Josh Walker used to jump out of planes as a paratrooper for the United States Army. So, betting on himself as a new business owner doesn’t seem like such a big risk.
The Marion resident recently left a long-term position at Aisin to become majority owner of Pro Prep and Fulfillment, which is at 205 N. Court St. in Marion. Along with co-owners Duane and Kyle Bean, Walker is supporting hundreds of business owners across the world with organizing, packaging, and shipping their products.
“Our warehouse is 30,000 square feet and we’ve got room to expand our customer base,” Walker said. “Even local businesses with products — we can help them greatly increase their reach to customers across the world with our services.”
Walker recently sat down with us to share his insights on business ownership, leadership, and prioritizing his family life. He hopes his advice helps someone else take a leap toward true career happiness.
You spent six years with Aisin, handled some pretty big injection engineering projects, and even completed some international travel. What were the reasons for leaving this seemingly stable position at Aisin for your new endeavor?
It was a mental shift in focus on what’s important in my life. I attended a conference that had us list all aspects of our life in order of importance, then make a list of items by what your time is focused on during your daily routine. The two lists should line up and if not, you’re running your life out of sync with your priorities.
I also have a friend that started this journey several years before I did, and I could see how it was blessing his family. This pushed my wife and I to make this happen for our family, so we started selling products on Amazon. We did this at a decent pace, but did not feel comfortable using that as our main source of income. That same friend was majority owner of this warehouse and was looking to move on to something new. I jumped at the chance and haven’t looked back.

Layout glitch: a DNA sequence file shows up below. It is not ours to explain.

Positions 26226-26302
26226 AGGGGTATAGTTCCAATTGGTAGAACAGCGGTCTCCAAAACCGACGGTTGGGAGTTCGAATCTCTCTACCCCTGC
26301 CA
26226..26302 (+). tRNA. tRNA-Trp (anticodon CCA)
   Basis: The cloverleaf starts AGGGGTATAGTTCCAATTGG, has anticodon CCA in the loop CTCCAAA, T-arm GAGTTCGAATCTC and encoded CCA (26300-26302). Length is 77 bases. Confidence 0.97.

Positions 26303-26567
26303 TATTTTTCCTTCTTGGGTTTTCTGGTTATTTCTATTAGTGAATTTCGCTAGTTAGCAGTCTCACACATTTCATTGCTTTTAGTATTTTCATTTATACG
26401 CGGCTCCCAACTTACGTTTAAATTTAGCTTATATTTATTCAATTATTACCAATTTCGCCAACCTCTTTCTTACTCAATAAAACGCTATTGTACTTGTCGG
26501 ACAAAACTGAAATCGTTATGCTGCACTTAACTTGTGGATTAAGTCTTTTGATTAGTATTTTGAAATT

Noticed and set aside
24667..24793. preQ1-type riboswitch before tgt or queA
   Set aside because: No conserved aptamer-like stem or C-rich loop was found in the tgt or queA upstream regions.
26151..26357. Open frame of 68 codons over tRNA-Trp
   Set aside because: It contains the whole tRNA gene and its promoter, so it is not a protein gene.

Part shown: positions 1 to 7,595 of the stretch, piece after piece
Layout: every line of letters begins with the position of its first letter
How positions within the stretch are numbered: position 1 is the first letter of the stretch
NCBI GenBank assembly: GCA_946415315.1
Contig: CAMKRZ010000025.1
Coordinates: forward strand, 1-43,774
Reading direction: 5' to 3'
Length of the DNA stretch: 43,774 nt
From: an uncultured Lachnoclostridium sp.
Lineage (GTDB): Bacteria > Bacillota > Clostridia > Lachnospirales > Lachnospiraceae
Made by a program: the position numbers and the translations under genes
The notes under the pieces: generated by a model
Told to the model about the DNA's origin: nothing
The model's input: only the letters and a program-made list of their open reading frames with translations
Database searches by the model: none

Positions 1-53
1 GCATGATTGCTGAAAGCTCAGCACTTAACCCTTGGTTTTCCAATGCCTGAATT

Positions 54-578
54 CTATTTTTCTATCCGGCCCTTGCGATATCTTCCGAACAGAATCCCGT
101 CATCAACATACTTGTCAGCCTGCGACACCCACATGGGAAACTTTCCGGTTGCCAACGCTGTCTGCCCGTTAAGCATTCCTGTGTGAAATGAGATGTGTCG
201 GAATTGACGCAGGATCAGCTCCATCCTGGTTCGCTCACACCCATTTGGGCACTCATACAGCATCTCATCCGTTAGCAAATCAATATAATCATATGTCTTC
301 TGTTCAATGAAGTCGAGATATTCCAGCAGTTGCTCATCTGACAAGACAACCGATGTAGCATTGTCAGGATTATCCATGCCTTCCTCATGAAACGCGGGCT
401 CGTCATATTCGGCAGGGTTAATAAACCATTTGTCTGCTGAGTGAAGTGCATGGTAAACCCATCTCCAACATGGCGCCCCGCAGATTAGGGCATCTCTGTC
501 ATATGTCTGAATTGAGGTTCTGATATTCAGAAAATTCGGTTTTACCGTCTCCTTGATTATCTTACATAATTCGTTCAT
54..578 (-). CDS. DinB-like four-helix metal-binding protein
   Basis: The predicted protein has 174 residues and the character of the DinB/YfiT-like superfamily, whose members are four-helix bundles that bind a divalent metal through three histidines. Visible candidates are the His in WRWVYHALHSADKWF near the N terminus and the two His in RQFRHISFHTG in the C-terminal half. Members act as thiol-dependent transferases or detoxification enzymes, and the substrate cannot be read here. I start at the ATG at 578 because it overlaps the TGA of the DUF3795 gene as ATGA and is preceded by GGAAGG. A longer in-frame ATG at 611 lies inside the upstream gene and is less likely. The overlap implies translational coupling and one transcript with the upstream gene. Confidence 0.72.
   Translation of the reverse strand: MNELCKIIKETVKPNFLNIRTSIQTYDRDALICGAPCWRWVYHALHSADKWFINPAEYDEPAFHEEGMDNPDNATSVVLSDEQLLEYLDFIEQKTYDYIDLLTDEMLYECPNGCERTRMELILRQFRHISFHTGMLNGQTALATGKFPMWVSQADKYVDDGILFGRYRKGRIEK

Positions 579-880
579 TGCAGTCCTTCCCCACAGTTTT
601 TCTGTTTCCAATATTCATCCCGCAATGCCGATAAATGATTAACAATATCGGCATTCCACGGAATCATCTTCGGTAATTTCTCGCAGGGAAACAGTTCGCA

Was there some fear in making this leap? How did you get over it?
There’s always fear when you’re making big life change. Leaving Aisin meant leaving a stable corporation with deep roots. My vision is to outpace some of those benefits with income and more focus on my priorities. It’s not exactly easy to break away from a job and make more money right off the bat. Instead of waiting for it to come to us, we’re going for it.
What did you learn from Aisin that you can put into action at Pro Prep?
Aisin is a very fast-paced environment and they serve the competitive automotive industry, which has strict standards and guidelines to follow. Learning about just-in-time processing, customer service, and management really helped position me for this role. In this world of ecommerce and fulfilling customer orders, our response time is so important. All of my time in management with Aisin, setting up standard operating procedures, and coordinating different groups was definitely beneficial.
Your time in the Army was obviously pretty valuable and honorable – Airborne Infantry, deployed to Iraq in 2005, and exiting as Staff Sergeant in 2010. What leadership or work ethic principles did you learn that have been valuable to your career?
That no matter what happens or what you’re doing, you have to succeed. You figure out a way to overcome obstacles and make it happen. I also learned a lot of great leadership skills in the Army. And obviously, being deployed is a way scarier and more important thing than anything in the business world.
Some of our readers are simply not happy at work – do you have any advice for them to find career satisfaction?
Don’t let the right job come to you. Understand what your goals are and what will make you happy. Get your priorities in order and decide what to focus your time and energy on. Everything else will fall in place.
Joe Szynkowski is a Sr. Director for NuVinAir Global, a Dallas-based company disrupting the automotive industry. Thanks to technology, he does so happily from his home east of Marion. Email Joe@TheUpWriteGroup.com for more guidance on work happiness.
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